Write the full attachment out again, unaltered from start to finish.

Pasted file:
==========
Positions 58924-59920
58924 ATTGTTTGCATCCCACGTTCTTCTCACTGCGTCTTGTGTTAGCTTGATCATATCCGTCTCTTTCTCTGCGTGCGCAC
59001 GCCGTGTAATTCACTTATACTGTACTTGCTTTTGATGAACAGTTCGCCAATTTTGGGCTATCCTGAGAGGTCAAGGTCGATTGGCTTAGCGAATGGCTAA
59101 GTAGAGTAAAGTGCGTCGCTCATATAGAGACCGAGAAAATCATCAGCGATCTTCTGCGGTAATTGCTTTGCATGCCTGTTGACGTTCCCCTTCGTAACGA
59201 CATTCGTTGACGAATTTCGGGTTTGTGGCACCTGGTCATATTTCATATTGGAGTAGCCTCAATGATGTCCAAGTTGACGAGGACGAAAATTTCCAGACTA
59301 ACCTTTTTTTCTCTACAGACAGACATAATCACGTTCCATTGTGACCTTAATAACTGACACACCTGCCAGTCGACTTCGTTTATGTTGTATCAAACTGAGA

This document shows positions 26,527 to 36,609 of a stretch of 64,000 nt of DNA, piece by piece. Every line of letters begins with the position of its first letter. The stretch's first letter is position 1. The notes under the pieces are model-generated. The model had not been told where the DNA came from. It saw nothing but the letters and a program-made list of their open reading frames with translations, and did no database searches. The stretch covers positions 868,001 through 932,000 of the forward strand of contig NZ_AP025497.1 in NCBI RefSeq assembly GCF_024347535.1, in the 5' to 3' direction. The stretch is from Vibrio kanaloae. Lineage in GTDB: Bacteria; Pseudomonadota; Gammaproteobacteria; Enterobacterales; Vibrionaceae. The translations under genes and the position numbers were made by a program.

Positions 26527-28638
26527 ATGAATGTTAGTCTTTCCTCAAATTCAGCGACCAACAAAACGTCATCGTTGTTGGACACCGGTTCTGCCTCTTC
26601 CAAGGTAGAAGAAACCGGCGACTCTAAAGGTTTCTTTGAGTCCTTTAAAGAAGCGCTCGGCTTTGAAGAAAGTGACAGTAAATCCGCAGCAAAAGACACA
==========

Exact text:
Positions 58924-59920
58924 ATTGTTTGCATCCCACGTTCTTCTCACTGCGTCTTGTGTTAGCTTGATCATATCCGTCTCTTTCTCTGCGTGCGCAC
59001 GCCGTGTAATTCACTTATACTGTACTTGCTTTTGATGAACAGTTCGCCAATTTTGGGCTATCCTGAGAGGTCAAGGTCGATTGGCTTAGCGAATGGCTAA
59101 GTAGAGTAAAGTGCGTCGCTCATATAGAGACCGAGAAAATCATCAGCGATCTTCTGCGGTAATTGCTTTGCATGCCTGTTGACGTTCCCCTTCGTAACGA
59201 CATTCGTTGACGAATTTCGGGTTTGTGGCACCTGGTCATATTTCATATTGGAGTAGCCTCAATGATGTCCAAGTTGACGAGGACGAAAATTTCCAGACTA
59301 ACCTTTTTTTCTCTACAGACAGACATAATCACGTTCCATTGTGACCTTAATAACTGACACACCTGCCAGTCGACTTCGTTTATGTTGTATCAAACTGAGA

This document shows positions 26,527 to 36,609 of a stretch of 64,000 nt of DNA, piece by piece. Every line of letters begins with the position of its first letter. The stretch's first letter is position 1. The notes under the pieces are model-generated. The model had not been told where the DNA came from. It saw nothing but the letters and a program-made list of their open reading frames with translations, and did no database searches. The stretch covers positions 868,001 through 932,000 of the forward strand of contig NZ_AP025497.1 in NCBI RefSeq assembly GCF_024347535.1, in the 5' to 3' direction. The stretch is from Vibrio kanaloae. Lineage in GTDB: Bacteria; Pseudomonadota; Gammaproteobacteria; Enterobacterales; Vibrionaceae. The translations under genes and the position numbers were made by a program.

Positions 26527-28638
26527 ATGAATGTTAGTCTTTCCTCAAATTCAGCGACCAACAAAACGTCATCGTTGTTGGACACCGGTTCTGCCTCTTC
26601 CAAGGTAGAAGAAACCGGCGACTCTAAAGGTTTCTTTGAGTCCTTTAAAGAAGCGCTCGGCTTTGAAGAAAGTGACAGTAAATCCGCAGCAAAAGACACA